Traders work on the floor of the New York Stock Exchange (NYSE) on December 08, 2021 in New York City.
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Investors should short government bonds as higher interest rates are now “inevitable” around the world, a strategist has advised.
Speaking to CNBC’s “Squawk Box Europe” on Monday, David Roche, president and global strategist at Independent Strategy, shared his outlook on fixed income in an uncertain economic climate.
“In terms of bonds alone, my position is that I would run out of everything,” he said. “Short [German] bunds, which are now yielding positive, short Italy BTPs and short US treasuries…i would say I would most definitely be short [U.K.] gilts also because we are going to see a pretty phenomenal inflationary spiral in the UK”
European sovereign debt yields rose across the board on Monday morning, with the yield on two-year German government bonds rising 3.5 basis points to -0.215%, its highest since September 2015. German five-year bonds also briefly rose to their highest since 2018. Last month, yields on German 10-year Bunds rose above zero for the first time in nearly three years.
Meanwhile, Italian 10-year yields hit 1.776% on Monday, their highest level since May 2020, and Italian two-year bond yields were at their highest since mid-2020. In the United States, the yield on the 10-year Treasury note fell to around 1.9014% at 10:30 am London time, after a strong rise in the previous session.
Yields move inversely to bond prices, and “shorting” an asset like a bond is where traders place bets on the belief that its value will fall.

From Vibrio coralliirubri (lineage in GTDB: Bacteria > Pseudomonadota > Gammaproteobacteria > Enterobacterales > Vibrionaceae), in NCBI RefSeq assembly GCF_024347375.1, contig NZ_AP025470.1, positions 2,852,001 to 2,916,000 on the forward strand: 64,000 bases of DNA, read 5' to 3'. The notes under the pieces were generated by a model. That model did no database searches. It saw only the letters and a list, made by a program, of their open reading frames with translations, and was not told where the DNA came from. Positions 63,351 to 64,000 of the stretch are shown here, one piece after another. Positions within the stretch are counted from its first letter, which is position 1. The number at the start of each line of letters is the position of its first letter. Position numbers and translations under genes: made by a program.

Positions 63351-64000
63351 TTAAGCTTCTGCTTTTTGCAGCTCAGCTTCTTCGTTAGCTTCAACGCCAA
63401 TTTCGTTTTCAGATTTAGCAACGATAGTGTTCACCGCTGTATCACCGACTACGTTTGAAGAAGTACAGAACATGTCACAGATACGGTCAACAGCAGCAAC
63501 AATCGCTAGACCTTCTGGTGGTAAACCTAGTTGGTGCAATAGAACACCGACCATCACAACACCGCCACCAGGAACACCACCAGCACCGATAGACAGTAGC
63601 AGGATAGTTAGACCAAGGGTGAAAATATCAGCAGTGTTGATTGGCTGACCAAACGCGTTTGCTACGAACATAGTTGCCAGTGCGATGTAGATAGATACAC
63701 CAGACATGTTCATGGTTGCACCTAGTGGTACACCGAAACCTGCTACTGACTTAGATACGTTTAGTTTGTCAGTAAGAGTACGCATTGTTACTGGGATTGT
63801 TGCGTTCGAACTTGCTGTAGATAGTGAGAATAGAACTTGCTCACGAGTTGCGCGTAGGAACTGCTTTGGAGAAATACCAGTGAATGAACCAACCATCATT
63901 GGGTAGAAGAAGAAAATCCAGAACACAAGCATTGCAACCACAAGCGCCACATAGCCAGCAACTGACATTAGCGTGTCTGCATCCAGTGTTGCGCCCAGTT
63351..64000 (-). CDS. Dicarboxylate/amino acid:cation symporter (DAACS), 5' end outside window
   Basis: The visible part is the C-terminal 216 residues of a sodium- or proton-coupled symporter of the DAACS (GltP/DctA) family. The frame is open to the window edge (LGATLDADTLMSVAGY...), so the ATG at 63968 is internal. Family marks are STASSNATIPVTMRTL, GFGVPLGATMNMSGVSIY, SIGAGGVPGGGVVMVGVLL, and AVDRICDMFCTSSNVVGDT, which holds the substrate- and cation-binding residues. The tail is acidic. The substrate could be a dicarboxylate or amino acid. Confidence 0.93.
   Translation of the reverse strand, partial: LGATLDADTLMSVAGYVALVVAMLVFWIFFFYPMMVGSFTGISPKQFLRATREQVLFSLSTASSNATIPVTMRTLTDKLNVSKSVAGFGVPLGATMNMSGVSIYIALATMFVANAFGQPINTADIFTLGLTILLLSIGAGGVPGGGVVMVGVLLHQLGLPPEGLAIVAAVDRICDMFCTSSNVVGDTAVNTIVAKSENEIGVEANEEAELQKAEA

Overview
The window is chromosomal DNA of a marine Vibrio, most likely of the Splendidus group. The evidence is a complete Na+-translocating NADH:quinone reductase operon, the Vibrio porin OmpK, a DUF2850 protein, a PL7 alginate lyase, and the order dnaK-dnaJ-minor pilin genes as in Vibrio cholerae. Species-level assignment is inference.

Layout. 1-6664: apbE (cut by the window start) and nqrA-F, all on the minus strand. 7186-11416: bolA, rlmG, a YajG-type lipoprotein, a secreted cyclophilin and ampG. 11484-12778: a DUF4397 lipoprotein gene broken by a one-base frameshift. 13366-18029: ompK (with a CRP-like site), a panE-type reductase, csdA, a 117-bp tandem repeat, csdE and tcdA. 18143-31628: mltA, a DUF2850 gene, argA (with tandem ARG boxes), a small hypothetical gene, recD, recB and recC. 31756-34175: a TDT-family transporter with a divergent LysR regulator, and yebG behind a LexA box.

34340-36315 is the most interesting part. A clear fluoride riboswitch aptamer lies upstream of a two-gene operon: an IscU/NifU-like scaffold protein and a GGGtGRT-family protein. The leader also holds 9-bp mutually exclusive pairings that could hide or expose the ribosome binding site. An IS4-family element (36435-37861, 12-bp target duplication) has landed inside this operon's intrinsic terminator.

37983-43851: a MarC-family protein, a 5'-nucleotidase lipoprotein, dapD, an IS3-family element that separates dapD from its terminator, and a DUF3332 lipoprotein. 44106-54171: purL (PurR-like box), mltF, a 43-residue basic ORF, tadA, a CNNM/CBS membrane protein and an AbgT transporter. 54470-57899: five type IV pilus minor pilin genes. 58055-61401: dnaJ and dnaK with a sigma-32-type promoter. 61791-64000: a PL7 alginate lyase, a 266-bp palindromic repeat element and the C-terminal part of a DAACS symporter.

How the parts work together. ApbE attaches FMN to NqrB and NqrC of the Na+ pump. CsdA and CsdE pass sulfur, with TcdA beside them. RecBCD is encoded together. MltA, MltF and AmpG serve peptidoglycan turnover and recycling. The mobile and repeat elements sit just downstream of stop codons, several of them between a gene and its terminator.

The moves in the European bond market came after hawkish comments from Klaas Knot, president of the Dutch central bank and member of the European Central Bank‘s governing council, on Sunday. Speaking to Dutch TV show ‘Buitenhof’, Knot said he expected the ECB to raise interest rates by the end of this year, with a second rate hike likely. to follow soon after.
When the ECB announced last week that it was keeping interest rates unchanged in the euro zone, ECB President Christine Lagarde did not reinforce her previous forecast that a rate hike was “very unlikely” in 2022, telling a press conference that the economic situation “has indeed changed.”
The ECB has so far resisted pressure to hike rates at a time of unprecedented inflation, with the latest reading hitting a record 5.1% last month, and the central bank trailing its UK and US counterparts regarding its normalization trajectory.
However, Roche told CNBC On Monday, it was inevitable that markets would see rates rise from “nearly every major central bank this year”, speculating that “we’re not even halfway” in the direction of interest rates.
Roche also warned that if Russia invades Ukraine, the outlook for the world economy and markets will be “radically changed”. On Sunday, White House national security adviser Jake Sullivan warned that an invasion could happen “any day.”